PersonID Name Age Blood Type
GUL-89323 John Doe 36 O-
MAL-34106 Jane Doe 67 AB+
PersonID ConditionID
MAL-34106 1342
MAL-34106 1305
ConditionID Condition
1342 Arthritis
1305 High Blood Pressure
    "people": [
        "_id": "GUL-89323",
        "name": "John Doe",
        "age": 36,
        "blood-type": "O-"
        "_id": "MAL-34106",
        "name": "Jane Doe",
        "age": 67,
        "blood-type": "AB+",
        "conditions": [
          "High Blood Pressure"
  • Abstracting data from a format is very easy with dit objects, even if the formats are very different.
  • Dit allows for very easy versioning. Each version is just another object that inherits from some common parent. Mix and match inheritance styles for endless customization.

Cross Industry

Now let's meet Tom. Tom is laying out a construction project, up in the mountains. He contracted with a Land Surveying company, which produced topographic data that looks like this:

GPS Point North East Elevation Datum
t-125 24504.145 17948.076 3543.846 NAD83
t-126 24508.491 17950.059 3543.347 NAD83

Tom also contracted with a satellite imaging service, which produced a series of photographs so that Tom would know the number and location of trees and other land features. The photographs came with metadata which give estimates of coordinates and number of trees:

  "images": [
      "file": "19-05-17-10:30:45:231.png",
      "coordinate": "41°29'14.1\"N 76°50'14.9\"W",
      "trees": [
        "41°29'12.5\"N 76°50'10.6\"W",
        "41°29'12.1\"N 76°50'10.6\"W",
        "41°29'11.8\"N 76°50'10.7\"W",
        "41°29'11.1\"N 76°50'10.4\"W"

Tom needs to know where to place buildings, roads, power lines, sewer, and more. The more trees that come down, the greater the costs, both in cutting services and government conservation taxes. It would save Tom a lot of time and money to be able to work with a single dataset instead of each one separately.

Unfortunately, their data doesn't look alike at all, even though they are theoretically similar industries. Even minor differences in the data means extra work for Tom, and this data isn't even close to similar.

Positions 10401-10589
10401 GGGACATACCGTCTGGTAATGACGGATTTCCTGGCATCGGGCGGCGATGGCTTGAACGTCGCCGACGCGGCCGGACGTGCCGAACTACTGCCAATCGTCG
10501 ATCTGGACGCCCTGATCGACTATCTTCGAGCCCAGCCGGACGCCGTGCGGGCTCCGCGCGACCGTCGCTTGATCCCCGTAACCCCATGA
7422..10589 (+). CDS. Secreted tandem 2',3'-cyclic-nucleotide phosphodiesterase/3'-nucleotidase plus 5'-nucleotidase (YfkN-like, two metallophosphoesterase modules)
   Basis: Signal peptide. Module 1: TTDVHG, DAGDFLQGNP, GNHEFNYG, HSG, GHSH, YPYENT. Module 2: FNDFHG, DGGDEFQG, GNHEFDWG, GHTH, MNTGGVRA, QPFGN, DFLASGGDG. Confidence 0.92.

This also isn't the first time Tom has needed two dissimilar survey data sets to work together. The last time, Tom couldn't find another solution and hired a programmer to write custom scripts. But that was a one time solution and won't work here. What a waste of money!

DitaBase can help

Ideally, one or both of the companies would offer their data in a dit format. Instead of a plain string with latitude and longitude, Tom would be greeted by a child of the Coordinate object. This way, Tom can use free tools on the DitaBase website to convert both datasets to some compatible format, and do the rest manually. Even though it's an odd, one time situation, DitaBase still helps Tom enormously.


As with most technologies, the more developers using DitaBase, the better it gets. But unique to DitaBase, this also applies to data. The more data in dit objects, the more likely it is that any problem found in data already has a solution. It also becomes less likely to encounter errors in general.

This means people like Tom who don't know anything about validation or formats care very much whether data is on the dit ecosystem. That makes dit data much more valuable.